Jesus told the parable about the nobleman who was to go away, become a king, and return. This was one of Jesus’ last teachings to His disciples, taking place just before His triumphal entry into Jerusalem, and less than a week before His crucifixion. Christ’s purpose was to educate His disciples regarding His departure to Heaven, their responsibility to carry on His work after He went away, and His eventual return. Our study will concentrate on our responsibility as Christ’s disciples to be faithful in using what He has given us for His service.
Christian maturity comes as a result of taking a realistic, practical, and God-directed approach to both the opportunities and the problems of life. That is why the admonitions found in the Bible are of proven value. They apply to the everyday experiences we face.
How to gain Christian maturity is the thrust of the lessons to be studied during this quarter.
The basic point to remember in considering the precepts of this unit is that submitting to Christ as our Lord and Savior comes first. With this thought in mind, we begin the unit by focusing on the reality of Jesus’ presence with us and in us.
The second lesson deals with the subject of Christian growth, establishing that God’s Word outlines certain ways and means of spiritual development, and that spiritual growth is necessary.
With these two lessons as the foundation for the quarter, we move into a consideration of specific areas such as decision-making, resisting the devil, avoiding physical and spiritual pollution, self-discipline, and how to deal with personal problems.
Our quarter concludes with a lesson on looking at the outcome, in which we will be encouraged to see the importance of measuring our daily actions by whether these actions will draw us closer to God or move us farther away.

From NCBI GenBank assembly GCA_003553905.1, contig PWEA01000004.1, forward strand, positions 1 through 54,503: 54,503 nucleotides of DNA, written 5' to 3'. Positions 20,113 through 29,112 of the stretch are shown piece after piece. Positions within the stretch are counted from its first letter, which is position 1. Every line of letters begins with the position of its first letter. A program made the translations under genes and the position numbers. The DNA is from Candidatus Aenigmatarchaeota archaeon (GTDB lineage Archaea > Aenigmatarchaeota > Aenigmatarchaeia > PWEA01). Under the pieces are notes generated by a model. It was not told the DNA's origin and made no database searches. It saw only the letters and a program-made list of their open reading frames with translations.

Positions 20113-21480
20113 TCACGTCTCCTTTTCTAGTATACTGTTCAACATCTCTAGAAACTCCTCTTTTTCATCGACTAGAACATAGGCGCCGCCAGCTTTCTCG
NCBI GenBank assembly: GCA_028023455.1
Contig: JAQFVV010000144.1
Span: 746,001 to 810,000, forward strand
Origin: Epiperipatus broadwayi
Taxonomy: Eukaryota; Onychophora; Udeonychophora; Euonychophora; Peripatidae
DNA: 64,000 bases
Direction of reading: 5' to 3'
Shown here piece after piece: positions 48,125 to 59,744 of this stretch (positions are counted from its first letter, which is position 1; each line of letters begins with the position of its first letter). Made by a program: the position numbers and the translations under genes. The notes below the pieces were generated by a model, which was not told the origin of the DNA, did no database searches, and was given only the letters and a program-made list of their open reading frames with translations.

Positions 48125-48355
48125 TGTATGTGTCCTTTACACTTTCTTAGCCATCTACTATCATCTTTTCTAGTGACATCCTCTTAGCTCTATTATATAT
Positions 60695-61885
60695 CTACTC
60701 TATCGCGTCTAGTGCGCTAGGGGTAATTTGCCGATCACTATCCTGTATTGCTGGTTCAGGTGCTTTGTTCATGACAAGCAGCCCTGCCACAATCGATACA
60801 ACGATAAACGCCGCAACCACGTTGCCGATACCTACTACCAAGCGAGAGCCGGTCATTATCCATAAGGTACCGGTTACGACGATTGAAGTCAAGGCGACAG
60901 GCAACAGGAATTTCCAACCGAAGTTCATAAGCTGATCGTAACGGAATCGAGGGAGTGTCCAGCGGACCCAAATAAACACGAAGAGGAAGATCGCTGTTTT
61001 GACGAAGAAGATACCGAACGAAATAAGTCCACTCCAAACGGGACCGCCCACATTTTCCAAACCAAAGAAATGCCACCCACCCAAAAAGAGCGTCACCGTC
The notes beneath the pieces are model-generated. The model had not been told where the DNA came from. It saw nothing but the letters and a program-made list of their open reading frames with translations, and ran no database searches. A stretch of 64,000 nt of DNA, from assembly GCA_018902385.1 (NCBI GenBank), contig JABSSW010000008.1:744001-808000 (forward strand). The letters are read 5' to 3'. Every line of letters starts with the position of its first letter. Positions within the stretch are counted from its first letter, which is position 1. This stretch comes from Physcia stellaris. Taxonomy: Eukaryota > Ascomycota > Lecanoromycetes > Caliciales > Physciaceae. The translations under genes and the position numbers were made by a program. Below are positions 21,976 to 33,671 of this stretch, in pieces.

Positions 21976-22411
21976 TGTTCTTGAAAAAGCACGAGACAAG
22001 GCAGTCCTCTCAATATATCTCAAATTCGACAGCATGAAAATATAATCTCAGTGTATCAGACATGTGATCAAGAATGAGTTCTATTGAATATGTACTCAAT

Our goal this quarter is to reach the point where we can say with Paul, “. . . in all these things we are more than conquerors through him that loved us” (Romans 8:37).
- The word nobleman means “person of noble blood, usually princely.” Give evidence as to whom you think the nobleman represents in this parable. See Hebrews 12:2.
- The word servant is translated from the Greek word doulos which can mean “slave, bondman, or servant of a king.” In the New Testament epistles, doulos often denotes “one who gives himself up wholly to another’s will, or dominion.” With these facts in mind, identify whom the servants in this parable represent.
- The nobleman had ten servants. Each servant was given one pound. List the various gifts or talents which you think the pounds might represent. Refer to 1 Corinthians 12:4-11,28.
- Paraphrase the nobleman’s statement to his ten servants, “Occupy till I come.”
- Who are the citizens referred to in verses 14 and 27 of our lesson? How would you support this conclusion?
- Verse 15 tells us that having received his kingdom and returned, the nobleman called his servants to determine how much each man had gained by trading. Describe some of the “gains” one can experience in working for the Lord.
- Verses 20-26 deal with the other servant and his great error. Identify this error and interpret its meaning.
- The nobleman, in verse 17, pronounced the servant whose pound had gained ten pounds as “faithful.” Consider and note several actions which we could take to ensure a reward in eternity as a faithful steward of Jesus Christ.